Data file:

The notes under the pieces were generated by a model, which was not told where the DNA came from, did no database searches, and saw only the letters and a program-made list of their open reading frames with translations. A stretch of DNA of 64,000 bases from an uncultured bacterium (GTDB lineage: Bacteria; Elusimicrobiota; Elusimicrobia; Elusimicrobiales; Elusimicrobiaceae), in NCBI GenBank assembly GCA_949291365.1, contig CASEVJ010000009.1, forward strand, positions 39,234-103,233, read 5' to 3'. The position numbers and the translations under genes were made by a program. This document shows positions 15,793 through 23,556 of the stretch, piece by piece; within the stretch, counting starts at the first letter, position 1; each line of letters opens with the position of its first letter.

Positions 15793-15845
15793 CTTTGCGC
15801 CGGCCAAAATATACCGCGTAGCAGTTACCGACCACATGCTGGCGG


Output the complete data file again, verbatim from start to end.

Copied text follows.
The notes under the pieces were generated by a model, which was not told where the DNA came from, did no database searches, and saw only the letters and a program-made list of their open reading frames with translations. A stretch of DNA of 64,000 bases from an uncultured bacterium (GTDB lineage: Bacteria; Elusimicrobiota; Elusimicrobia; Elusimicrobiales; Elusimicrobiaceae), in NCBI GenBank assembly GCA_949291365.1, contig CASEVJ010000009.1, forward strand, positions 39,234-103,233, read 5' to 3'. The position numbers and the translations under genes were made by a program. This document shows positions 15,793 through 23,556 of the stretch, piece by piece; within the stretch, counting starts at the first letter, position 1; each line of letters opens with the position of its first letter.

Positions 15793-15845
15793 CTTTGCGC
15801 CGGCCAAAATATACCGCGTAGCAGTTACCGACCACATGCTGGCGG